The power of observation

Simple things can improve your child’s reading

 
 

Astrid Schuler and Carolyn Riley

Short stuff: Education focus
O
bservation is an important skill that helps children learn to read and develop an interest in science.

By teaching them to observe everyday things, they will increase their ability to recognize letters and words that will support their reading. As parents you can help your child learn to observe by taking walks in the neighborhood, looking at things in your house, and, most importantly, by asking your child questions as you observe things together. Here are some questions to get you started.

Observation outside your home

Take a walk with your child in the neighborhood each week. Choose a few things on the list. Change what you do from week to week.

Talk about what you see in nature.

Ask your child to describe what they see.

Notice if there are any changes from the previous week.

Notice how things smell. Talk about the differences between smells.

Notice where plants grow. Talk about why plants grow where they do.

Listen for sounds of birds. See how many different birds you can hear.

Look for insects on the sidewalk, in the grass and under things. Watch how the insects move.

Keep a count of how many different animals there are in your neighborhood.

Look at the trees. Are they all the same? How many different trees do you have in your neighborhood? What shape and color are the leaves?

When you get home, let your child record what she observed in a journal.

Observation inside your home

Look at all the chairs in your house. How are they the same? How are they different? What are the names of the different types of chairs? (chair, stool, bench, etc.)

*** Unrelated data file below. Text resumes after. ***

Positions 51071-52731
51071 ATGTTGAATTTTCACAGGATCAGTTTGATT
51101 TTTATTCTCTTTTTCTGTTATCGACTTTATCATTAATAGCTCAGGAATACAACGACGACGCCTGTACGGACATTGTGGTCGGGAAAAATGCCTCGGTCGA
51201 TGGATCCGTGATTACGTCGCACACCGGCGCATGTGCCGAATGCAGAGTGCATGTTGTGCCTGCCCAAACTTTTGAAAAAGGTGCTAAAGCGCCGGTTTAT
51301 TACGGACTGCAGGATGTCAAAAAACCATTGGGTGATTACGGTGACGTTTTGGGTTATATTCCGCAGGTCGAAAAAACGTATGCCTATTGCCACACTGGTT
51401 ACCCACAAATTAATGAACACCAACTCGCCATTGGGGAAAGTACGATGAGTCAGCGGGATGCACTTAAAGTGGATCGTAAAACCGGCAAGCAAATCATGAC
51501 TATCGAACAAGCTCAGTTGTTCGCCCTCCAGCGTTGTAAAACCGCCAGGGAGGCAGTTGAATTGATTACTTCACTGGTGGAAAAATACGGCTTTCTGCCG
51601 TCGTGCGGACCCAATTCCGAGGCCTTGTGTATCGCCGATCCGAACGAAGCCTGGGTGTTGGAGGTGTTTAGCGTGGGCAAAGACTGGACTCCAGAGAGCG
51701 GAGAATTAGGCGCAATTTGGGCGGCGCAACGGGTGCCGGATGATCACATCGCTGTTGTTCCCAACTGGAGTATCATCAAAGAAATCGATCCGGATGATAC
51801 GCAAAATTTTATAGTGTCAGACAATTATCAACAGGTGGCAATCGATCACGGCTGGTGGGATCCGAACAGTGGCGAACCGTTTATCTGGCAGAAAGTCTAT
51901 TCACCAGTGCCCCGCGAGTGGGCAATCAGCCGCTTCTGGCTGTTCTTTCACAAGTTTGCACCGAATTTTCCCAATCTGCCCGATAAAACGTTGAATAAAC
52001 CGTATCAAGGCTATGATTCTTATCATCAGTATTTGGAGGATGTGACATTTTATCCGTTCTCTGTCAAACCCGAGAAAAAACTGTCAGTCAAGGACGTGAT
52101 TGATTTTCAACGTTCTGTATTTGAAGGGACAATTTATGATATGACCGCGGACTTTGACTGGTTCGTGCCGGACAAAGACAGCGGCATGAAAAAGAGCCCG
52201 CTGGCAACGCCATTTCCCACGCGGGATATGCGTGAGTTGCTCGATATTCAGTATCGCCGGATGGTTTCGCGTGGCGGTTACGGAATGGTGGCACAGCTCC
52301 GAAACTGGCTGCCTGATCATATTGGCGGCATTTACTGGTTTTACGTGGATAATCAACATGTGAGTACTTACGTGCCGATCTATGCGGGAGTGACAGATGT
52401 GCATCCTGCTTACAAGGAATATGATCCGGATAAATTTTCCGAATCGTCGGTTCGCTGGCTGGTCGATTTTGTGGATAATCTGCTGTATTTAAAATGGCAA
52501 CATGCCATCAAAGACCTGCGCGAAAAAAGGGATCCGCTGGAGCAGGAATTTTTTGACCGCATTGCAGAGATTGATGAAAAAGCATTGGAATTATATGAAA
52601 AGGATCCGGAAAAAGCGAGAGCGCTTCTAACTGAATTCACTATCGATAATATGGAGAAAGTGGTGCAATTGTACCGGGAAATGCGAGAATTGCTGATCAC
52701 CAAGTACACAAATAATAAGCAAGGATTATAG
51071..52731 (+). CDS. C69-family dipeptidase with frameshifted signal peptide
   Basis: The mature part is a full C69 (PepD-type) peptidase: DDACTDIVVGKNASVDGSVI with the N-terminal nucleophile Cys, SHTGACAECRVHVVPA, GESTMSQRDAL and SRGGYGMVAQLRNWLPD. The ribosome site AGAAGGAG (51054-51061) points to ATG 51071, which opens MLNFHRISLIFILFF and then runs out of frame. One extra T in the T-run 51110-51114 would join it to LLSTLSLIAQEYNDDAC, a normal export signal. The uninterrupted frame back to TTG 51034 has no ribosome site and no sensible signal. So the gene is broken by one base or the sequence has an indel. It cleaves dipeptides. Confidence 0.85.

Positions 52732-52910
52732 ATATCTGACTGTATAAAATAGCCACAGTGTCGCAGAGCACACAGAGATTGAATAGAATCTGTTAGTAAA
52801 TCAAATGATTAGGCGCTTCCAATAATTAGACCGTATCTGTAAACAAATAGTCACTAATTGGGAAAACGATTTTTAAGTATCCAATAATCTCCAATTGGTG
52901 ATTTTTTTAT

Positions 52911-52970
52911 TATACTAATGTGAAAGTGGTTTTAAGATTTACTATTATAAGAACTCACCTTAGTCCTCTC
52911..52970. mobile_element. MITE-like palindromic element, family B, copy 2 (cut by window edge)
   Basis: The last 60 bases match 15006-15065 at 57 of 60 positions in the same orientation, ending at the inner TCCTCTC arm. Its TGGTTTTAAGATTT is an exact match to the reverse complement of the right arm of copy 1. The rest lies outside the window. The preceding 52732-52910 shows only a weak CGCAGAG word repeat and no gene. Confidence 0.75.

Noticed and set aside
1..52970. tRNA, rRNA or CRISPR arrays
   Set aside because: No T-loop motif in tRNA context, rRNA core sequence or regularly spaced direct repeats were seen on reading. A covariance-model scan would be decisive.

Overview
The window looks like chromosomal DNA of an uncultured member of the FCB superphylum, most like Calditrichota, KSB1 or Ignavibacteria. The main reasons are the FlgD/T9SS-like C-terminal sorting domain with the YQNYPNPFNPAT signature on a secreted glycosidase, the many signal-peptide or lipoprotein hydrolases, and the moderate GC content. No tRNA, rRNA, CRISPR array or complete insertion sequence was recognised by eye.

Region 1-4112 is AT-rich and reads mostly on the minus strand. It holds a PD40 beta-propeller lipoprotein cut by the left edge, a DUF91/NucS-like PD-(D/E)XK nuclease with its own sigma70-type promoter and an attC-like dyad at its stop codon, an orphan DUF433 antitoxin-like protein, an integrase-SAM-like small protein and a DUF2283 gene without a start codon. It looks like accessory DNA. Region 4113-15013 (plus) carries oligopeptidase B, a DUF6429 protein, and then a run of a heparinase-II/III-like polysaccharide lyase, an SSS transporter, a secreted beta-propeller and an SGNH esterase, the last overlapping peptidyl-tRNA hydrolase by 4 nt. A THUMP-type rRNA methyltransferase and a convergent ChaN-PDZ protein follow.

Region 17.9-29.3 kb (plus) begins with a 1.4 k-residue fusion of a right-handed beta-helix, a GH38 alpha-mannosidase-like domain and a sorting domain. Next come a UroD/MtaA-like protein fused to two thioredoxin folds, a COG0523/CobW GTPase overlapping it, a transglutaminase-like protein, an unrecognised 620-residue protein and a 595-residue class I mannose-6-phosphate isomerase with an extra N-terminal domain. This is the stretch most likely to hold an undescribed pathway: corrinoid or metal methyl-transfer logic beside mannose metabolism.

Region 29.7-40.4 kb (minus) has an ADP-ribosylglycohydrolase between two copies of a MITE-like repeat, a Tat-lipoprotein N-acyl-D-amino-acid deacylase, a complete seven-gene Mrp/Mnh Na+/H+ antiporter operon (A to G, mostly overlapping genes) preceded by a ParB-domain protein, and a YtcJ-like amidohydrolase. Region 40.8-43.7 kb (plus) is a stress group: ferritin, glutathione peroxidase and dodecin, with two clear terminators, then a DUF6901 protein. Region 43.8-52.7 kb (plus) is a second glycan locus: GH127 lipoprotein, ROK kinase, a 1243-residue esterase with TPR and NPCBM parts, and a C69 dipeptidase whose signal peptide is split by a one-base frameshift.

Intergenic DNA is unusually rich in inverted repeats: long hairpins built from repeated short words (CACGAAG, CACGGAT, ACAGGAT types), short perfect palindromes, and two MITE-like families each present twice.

Look at the clothes in your house. How are they the same? Different?

Look at the pots and pans. What shapes are they? Why are they different sizes and shapes?

Look out the window with your child each week and ask these questions: What do you see? What do you see that is from nature? (trees, flowers, clouds, sky, birds, rain, wind, weeds, snow) What do you see that is man-made? (sidewalk, buildings, cars, lights, cables, lines, traffic light, signs) How have things changed from last week? What is the shape of the things you see? How many rectangle shapes do you see? How many triangles? How many circles? What other shapes do you see?

If you have a bird in your house, ask your child to observe it. How does it behave in winter? What does its beak look like? Does it sing more during the morning than during the evening? Why does it stop singing when the cover goes on the cage?

If you have a plant in your house, talk about it. How often does it need water? Do the leaves fall off? If so, when? What color are the leaves? What shape are the leaves? What is the name of the plant? Where did the plant get its name?

 

Astrid Schuler is a kindergarten teacher in Liberty School District 99 in Cicero and is a member of the Kohl McCormick Academy of Outstanding Educators. Carolyn Riley is a science and social studies methods instructor for Northern Illinois University.

 
 





 
 
 
Copyright 2014 Wednesday Journal Inc. All rights reserved. Chicago web development by liQuidprint